How digital innovation made SWEAT into a fitness empire
Anyone who has searched for fitness content online knows Kayla Itsines. In 2018, TIME Magazine named her as among the ‘25 Most Influential People on the Internet.’ But to say that Itsines is a fitness trainer wouldn’t be doing justice to her achievements because she is also the face of and half the brains behind the world’s largest fitness community, SWEAT.
Working behind-the-scenes is SWEAT Founder and CEO Tobi Pearce, who also happens to be Itsines’s fiancé. The SWEAT app, which provides users with fitness content, meal plans, progress trackers, and a forum, has been downloaded over 30 million times since its 2015 launch. It’s the highest-grossing app in the App Store’s health and fitness category, and brought in US$77 million of revenue in 2018.
With the world in the grip of a wellness revolution, SWEAT epitomizes just how far digitization can go in transforming the user experience in the highly-competitive fitness industry. Pearce’s entrepreneurial journey is also one of the most inspirational to have come out of Australia in recent years, but as with every success story, what remains hidden are the struggles that the founder faced to get to where they are today.
How BBG came to be
Before SWEAT, Adelaide native Pearce was a classically-trained pianist who was playing at a university-level when he was just 13-years-old. Due to a difficult situation at home, Pearce set out on his own at 17, spending two years couch-surfing, sleeping in his car, and–at one point–living on the streets.
What remained stable during this challenging period in his life was his passion for fitness and entrepreneurialism. He became a certified personal trainer and went on to win the ‘Light-Heavyweight Division’ title at the 2011 World Natural Bodybuilding Competition. It was also at the gym that he met Itsines.
By this time, she was already well-known in the local fitness community for the success of her personal training business. On the advice of her cousin, she began sharing before-and-after photos of her clients on Instagram and soon gained a strong following. Recognizing the potential of the program, Pearce and Itsines released the Bikini Body Guide (BBG)–a 102-page ebook with a 12-week workout plan, dietary advice, and educational content.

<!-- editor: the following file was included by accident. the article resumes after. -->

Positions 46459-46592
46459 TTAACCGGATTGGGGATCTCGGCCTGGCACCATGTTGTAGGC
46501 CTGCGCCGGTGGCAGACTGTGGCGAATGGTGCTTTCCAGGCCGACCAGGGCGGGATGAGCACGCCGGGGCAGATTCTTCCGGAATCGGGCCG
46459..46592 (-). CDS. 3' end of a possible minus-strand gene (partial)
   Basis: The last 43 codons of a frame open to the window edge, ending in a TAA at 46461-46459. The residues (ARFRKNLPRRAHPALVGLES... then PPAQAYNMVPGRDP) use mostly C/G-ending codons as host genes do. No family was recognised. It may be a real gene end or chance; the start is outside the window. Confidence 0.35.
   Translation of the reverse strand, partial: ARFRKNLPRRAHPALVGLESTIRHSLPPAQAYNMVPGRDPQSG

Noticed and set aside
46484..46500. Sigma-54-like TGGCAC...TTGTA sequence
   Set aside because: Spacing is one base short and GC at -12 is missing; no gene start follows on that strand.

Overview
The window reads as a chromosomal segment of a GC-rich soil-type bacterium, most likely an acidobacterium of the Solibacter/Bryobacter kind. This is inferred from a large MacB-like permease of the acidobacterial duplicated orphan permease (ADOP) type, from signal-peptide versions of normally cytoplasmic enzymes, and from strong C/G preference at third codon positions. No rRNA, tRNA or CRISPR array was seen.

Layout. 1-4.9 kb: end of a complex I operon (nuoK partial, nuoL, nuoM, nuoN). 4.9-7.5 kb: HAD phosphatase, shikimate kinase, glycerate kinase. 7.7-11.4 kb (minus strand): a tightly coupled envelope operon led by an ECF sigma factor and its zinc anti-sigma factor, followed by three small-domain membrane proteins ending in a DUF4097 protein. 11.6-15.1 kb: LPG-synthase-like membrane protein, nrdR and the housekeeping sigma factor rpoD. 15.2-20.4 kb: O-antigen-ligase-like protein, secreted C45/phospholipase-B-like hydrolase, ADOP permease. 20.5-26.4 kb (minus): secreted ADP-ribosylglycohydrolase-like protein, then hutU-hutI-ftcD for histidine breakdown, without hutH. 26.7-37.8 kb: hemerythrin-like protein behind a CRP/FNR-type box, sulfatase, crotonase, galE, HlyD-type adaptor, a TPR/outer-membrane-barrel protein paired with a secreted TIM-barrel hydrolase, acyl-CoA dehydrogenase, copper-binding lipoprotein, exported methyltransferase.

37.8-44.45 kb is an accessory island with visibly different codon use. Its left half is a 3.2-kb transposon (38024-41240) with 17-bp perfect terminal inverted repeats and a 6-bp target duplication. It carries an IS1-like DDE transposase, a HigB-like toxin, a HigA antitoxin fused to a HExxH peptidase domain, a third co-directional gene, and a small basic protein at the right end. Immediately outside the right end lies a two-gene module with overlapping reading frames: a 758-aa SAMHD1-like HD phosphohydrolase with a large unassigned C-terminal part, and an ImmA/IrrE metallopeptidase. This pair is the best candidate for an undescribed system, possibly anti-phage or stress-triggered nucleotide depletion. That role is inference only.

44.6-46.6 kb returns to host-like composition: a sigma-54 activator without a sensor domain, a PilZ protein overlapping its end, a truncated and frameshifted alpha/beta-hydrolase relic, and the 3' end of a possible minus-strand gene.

BBG’s simple, goal-oriented structure set it apart from other workout plans of its kind, where a person who’s never stepped inside a gym can try and see results from the program. Each 28-minute workout consisted of four high-intensity exercises with seven-minute circuits, and users were encouraged to maintain the frequency at three times per week. Currently, over three million posts on Instagram have the #BBG hashtag.
Following BBG’s explosive success in 2014, Itsines and Pearce shifted their attention to developing an app. SWEAT, previously named ‘SWEAT with Kayla,’ further fuelled the phenomenon that Bloomberg writer Claire Suddath described as “the Cult of Kayla.” By 2016, it surpassed Nike+ and Under Armour’s MyFitnessPal as the most downloaded fitness app in the App Store.
Despite SWEAT’s remarkable growth, it has never received external funding. Pearce says the company’s growth strategy has always been informed by the commercial viability of its products, rather than fundraising.
“Since our inception, we have been self-sufficient in building the business from the ground up,” says Pearce. “We’ve grown from Kayla and I operating out of our spare bedrooms to a team of over a hundred.”
Working up a sweat